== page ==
Glad that this might finally shut up all these annoying folks who spread this bullshit that XFCE and LXDE make your games magically run faster than Unity & Co. because they use less RAM.
Why are many benchamarks capped around 60fps? Are you doing benchmarks with vsync on? There is something wrong
What are the odds that we could gets some insightful analysis on WHY the results are what they are?
For example, LXDE is a lightweight desktop, so why are QGears so weak in comparison with XFCE, Is it because it's based on Qt?
Why is KDE is slow on GTKPerf, is it because of GTK libraries, or was it testing HDD I/O while KDE was indexing files? I understand that it's a heavier desktop, but when something that's supposed to take ~ 1.5 seconds (on every single other DE) ends up taking 16, I'm not sure you can write that up to performance. If something takes 15 times longer, doesn't that count as a system failure/collapse, where you're supposed to fix the bug first?
And what about the games in the middle? Are those results more what you would expect in the "real world" with no real difference? Or, are they so similar because they are not typical workflow and just pushing everything onto the graphics card?
My point is simply this: I'm not an expert on these DEs, or the methods used to benchmark them, but I would really love it if someone would give some context and insight into what exactly is happening that is causing those green bars to differ (or not).
In this kind of benchmarks (gaming) usually the RAM usage is not affecting the game performance because usually RAM size is more than in enough in the system (hardware) they are benchmarked.
So the less CPU and GPU resources the DE is using, the better performance a game has. Of course there are some optimizations that every DE does to perform better. Bright example on that is Unity with the compositor bypass technique on full screen games.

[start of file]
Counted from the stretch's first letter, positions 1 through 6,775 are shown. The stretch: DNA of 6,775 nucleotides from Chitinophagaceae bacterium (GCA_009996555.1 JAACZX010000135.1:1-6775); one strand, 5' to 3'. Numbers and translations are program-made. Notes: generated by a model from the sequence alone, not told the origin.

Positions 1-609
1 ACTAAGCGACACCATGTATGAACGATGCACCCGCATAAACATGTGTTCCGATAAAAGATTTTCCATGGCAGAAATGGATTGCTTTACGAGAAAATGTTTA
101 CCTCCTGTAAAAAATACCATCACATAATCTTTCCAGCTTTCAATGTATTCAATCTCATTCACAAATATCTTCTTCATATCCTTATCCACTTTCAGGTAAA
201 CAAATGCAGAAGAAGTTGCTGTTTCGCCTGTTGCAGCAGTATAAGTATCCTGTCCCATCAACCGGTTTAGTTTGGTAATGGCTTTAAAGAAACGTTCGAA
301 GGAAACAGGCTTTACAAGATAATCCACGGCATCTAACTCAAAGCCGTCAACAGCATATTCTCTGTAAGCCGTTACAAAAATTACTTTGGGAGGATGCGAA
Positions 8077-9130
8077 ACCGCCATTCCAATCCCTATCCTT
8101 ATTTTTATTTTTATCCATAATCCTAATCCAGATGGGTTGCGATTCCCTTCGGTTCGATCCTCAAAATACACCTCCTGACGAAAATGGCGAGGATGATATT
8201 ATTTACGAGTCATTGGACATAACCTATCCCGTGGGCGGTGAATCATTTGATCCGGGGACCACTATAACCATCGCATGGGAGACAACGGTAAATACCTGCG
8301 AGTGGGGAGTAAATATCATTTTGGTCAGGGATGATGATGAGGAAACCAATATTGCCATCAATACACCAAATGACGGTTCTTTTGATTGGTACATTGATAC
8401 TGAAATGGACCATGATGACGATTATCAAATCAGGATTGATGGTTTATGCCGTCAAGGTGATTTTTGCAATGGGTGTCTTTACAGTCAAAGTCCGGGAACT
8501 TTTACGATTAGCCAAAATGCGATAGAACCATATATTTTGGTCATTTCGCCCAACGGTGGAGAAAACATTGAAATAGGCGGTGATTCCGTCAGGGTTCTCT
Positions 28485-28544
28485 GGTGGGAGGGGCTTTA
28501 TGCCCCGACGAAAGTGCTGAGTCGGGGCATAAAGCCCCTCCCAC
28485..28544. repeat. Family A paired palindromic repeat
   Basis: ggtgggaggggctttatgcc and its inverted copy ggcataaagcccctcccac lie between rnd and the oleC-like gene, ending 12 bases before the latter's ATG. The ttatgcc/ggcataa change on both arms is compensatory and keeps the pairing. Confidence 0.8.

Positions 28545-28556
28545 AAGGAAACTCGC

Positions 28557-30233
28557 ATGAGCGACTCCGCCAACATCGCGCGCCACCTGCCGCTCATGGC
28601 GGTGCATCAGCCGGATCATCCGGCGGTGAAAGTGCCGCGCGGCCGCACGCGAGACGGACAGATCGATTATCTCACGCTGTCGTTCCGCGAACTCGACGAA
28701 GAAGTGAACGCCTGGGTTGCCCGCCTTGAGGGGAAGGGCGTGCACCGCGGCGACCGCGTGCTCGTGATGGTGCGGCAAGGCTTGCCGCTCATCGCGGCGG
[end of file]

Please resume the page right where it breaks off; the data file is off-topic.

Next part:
Now for your question about LXDE and XFCE, don't judge a DE's performance from what you see in the surface. LXDE may be less RAM intensive DE than XFCE and simpler too but the same time it seems its more heavy on CPU and/or GPU resources and/or less optimized than XFCE.
Unity and XFCE are the fastest and/or optimized DEs right now (as Phoronix benchmarks have proved) and on the opposite KDE is the worst.
On the other hand performance has nothing to do with the "feeling" every DE gives you as a user. "Smooth" some times is more important than "Fast" and there is the hardware factor always when you choose what DE fits you most. for example Unity may be fast and smooth but the same time a PC with 1GB RAM will bottleneck this DE so XFCE is recommended there.
Last edited by verde; 08-31-2013 at 10:00 AM.
Apparently it does cause a noticeable impact on some apps (Bug #280000 Laggy and slow scroll on Inkscape docked dialogs).Also, after investigating, the gtkperf deterioration between 1) and 2) is *not* due to the resize bug. It is due to the special background rendering for groupboxes, which is practically as complex as the "normal" window background and painted on top. Better rendering, lesser performance.
What hits us here is that all gtkperf windows are inside Groupboxes, so the background gets re-painted a lot of times.
I'm not sure if we are able to overcome this problem, since we are forced to make such inefficient hacks to implement the features we try to. It's GTK+ limitations which make us do such ugly hacks....
Oxygen rendering path is much more complex than qt curve, due to gradients, animations, etc.
It is therefore expected to be slower and this does not make it a bug. It is your call to decide between performances and features